more calming activities - walks, reading by the bay.
cycle <4-6hrs/week
kick start the year with 7 day water fast (this helps to resensitize taste buds easing salt and sweet cravings, ease hunger pangs, and improve insulin sensitivity....all this is good for controlling appetite)

rapunzel
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Re: BNA Losers Club 2018

Postby rapunzel » Fri Jan 05, 2018 12:19 pm

Curious, Nobody - have you seen any info differentiating female / male WHtR? I have previously seen guidelines showing different danger zones for each gender, but that is at the upper limit. The posted chart and things I've looked at don't go into it. Females can realistically have pretty small waists and end up in the 'be careful' zone or 'healthy' zone but not actually be very healthy, or be perfectly healthy and warned that they are not.

Edit - and sorry, posting here as the info is above, but this is a bit more geared to another thread... happy for it to be moved wherever you like

Calvin27
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Re: BNA Losers Club 2018

Postby Calvin27 » Fri Jan 05, 2018 1:10 pm

Lost 2.5kg over christmas period doing nothing but eating and drinking.

Got on the bike and realized what I had actually lost.
Fast light bike
Cushy dirt bike
Workhorse bike
No brakes bike
Ebike :)

TheWall
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Re: BNA Losers Club 2018

Postby TheWall » Fri Jan 05, 2018 8:57 pm

Know that feeling Calvin27.

Interesting chart. At 192cm I was 118kg in June 2014 (size 40) and am now 92kg still shooting for the 90kg goal weight. For the record I was at 98kg at the beginning of 2017 and also at the beginning of Oct17 after a month on holidays (Sth Africans REALLY like their food!). At the beginning I was still firmly in the yellow zone but now sweetly in the green.

My issue is that I have been at 92kg before but my body seems to 'reject' the lower weight and range and I am noticeably hungrier and I bounce back up to 94ish very easily. Grrr...

Open to ideas...

Nobody
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Re: BNA Losers Club 2018

Postby Nobody » Fri Jan 05, 2018 11:54 pm

TheWall wrote:My issue is that I have been at 92kg before but my body seems to 'reject' the lower weight and range and I am noticeably hungrier and I bounce back up to 94ish very easily. Grrr...

Open to ideas...

Beside all the psychological factors that CK informs us of and sleep, your weight "set point" is a function of diet quality, genetics and exercise. So with the current volume and intensity of exercise, plus the quality of your diet is defining your "set point". Another factor may be that you lost weight too fast and shocked your body into reacting.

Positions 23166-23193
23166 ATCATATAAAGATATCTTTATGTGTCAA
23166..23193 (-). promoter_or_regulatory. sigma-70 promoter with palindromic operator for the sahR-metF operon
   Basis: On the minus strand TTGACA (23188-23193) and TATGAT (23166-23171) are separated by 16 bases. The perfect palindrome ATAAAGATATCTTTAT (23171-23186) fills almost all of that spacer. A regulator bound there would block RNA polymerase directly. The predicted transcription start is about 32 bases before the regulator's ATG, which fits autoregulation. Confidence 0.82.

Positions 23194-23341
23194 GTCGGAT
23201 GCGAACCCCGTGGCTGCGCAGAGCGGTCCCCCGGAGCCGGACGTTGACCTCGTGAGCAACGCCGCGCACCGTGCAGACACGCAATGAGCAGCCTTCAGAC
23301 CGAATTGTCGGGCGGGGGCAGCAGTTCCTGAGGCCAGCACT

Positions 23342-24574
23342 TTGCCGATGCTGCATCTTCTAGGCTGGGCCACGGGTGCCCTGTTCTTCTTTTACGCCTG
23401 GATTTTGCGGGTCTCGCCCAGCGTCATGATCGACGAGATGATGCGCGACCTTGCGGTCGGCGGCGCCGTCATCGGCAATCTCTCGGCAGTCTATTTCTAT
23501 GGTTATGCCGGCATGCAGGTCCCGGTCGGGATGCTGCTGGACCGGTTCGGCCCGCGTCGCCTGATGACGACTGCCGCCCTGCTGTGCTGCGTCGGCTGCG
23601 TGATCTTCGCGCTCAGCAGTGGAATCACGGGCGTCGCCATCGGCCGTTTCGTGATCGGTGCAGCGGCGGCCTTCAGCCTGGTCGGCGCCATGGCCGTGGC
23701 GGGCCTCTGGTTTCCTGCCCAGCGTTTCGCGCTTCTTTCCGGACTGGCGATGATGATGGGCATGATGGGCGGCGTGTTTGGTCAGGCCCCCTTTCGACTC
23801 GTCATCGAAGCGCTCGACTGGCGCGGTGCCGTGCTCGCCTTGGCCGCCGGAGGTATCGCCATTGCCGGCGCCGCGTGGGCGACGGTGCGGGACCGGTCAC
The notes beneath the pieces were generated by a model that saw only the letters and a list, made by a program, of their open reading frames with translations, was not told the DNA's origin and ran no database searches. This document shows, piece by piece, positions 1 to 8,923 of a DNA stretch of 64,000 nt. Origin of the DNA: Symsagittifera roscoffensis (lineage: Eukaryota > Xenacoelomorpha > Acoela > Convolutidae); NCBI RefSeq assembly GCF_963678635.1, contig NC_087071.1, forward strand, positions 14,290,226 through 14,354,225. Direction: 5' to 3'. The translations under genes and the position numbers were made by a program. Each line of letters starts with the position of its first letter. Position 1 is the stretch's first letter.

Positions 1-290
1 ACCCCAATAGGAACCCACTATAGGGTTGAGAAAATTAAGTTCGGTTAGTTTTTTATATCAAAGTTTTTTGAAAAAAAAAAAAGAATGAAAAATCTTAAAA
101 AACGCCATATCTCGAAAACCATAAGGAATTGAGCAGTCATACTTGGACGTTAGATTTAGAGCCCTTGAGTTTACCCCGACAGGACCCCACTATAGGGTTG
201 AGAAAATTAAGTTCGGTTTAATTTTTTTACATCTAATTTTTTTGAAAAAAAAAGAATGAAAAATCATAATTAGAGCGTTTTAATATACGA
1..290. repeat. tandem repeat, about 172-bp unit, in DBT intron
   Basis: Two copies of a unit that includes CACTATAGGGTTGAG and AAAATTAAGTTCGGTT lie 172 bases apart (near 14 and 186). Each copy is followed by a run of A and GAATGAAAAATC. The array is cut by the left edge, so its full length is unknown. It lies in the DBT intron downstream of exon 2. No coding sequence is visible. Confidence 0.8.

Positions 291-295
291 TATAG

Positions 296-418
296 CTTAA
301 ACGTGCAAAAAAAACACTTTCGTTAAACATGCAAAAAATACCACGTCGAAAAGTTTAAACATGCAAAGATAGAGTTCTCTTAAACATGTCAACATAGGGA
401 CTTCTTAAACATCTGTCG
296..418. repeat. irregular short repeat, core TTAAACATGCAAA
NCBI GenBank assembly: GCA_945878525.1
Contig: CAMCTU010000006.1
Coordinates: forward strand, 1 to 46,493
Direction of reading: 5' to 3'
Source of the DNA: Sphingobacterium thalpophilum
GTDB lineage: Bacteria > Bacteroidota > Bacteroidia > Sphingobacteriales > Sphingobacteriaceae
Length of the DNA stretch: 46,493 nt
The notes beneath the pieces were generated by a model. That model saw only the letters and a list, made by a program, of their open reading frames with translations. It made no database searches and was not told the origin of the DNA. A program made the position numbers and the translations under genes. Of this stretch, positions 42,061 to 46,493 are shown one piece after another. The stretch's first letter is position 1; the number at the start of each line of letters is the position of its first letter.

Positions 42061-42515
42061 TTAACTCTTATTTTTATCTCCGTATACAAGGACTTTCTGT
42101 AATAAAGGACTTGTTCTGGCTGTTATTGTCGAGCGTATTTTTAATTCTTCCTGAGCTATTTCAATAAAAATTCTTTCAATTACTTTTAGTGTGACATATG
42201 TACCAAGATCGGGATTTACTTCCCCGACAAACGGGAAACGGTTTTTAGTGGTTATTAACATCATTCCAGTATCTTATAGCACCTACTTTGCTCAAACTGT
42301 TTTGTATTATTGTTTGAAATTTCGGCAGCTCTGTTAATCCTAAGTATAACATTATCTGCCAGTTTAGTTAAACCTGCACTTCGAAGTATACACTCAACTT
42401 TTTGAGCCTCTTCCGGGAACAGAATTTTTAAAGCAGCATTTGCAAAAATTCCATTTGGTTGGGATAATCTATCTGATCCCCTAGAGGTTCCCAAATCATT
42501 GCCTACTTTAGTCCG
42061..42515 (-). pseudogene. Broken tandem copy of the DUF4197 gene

The easiest lever to pull is diet since nearly everyone's diet in AU has plenty of room for improvement. So I suggest you read the diet guide above and try to implement more of it. Change gradually and your body may hardly notice. I proved it works (for me) in late 2016 when I got down to a BMI lower than 20 and a WHtR of less than 0.42. I did that by implementing almost all the guide, plus lowering fat and protein to minimum (safe) levels.

More exercise is often a big ask, but can work. Just don't do it to a level of volume and/or intensity that it overly stresses the body. Since then you'll start to lose sleep.

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ldrcycles
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Re: BNA Losers Club 2018

Postby ldrcycles » Sat Jan 06, 2018 10:28 pm

Started the year at 96kgs, at 6'2 that is hardly obese but there is a little gut there I'm not happy with. My target is 75kg, not so much in and of itself, but because getting to that weight will require the level of fitness i want to achieve my goals on the bike. Nothing drastic diet wise, just restricted portions and plenty of veg.
When man invented the bicycle he reached the peak of his attainments- Elizabeth West.

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ldrcycles
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Re: BNA Losers Club 2018

Postby ldrcycles » Mon Jan 08, 2018 8:26 am

Down 4.5kg for the first week, very pleased with that :D
When man invented the bicycle he reached the peak of his attainments- Elizabeth West.

warthog1
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Re: BNA Losers Club 2018

Postby warthog1 » Mon Jan 08, 2018 9:17 am

49 yo
186cm
78kg
Target 75ish kg
a bit less meat maybe
a bit less grog if I feel like it. 3 or 4 beers is a big drink for me, but I did that last night whilst cooking the bbq because I felt like it.
Plenty of coffee still (I enjoy it and care not that it is a stimulant, I haven't read any conclusive evidence of its' deleterious health effects)
a few more ks on the bike. 8k km last year, down from 17.5 4 years ago.

I lack the motivation to make wholesale changes to my diet but I eat more fruit and veg than the average and far less sugary crud or fast food than average too.

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CKinnard
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Re: BNA Losers Club 2018

Postby CKinnard » Mon Jan 08, 2018 10:06 am

Just ended a 7 day fast. the scales say I am down 7kg, but less than 2kg would be fat, the rest water, reduced intestinal contents, and lean tissue. glycogen.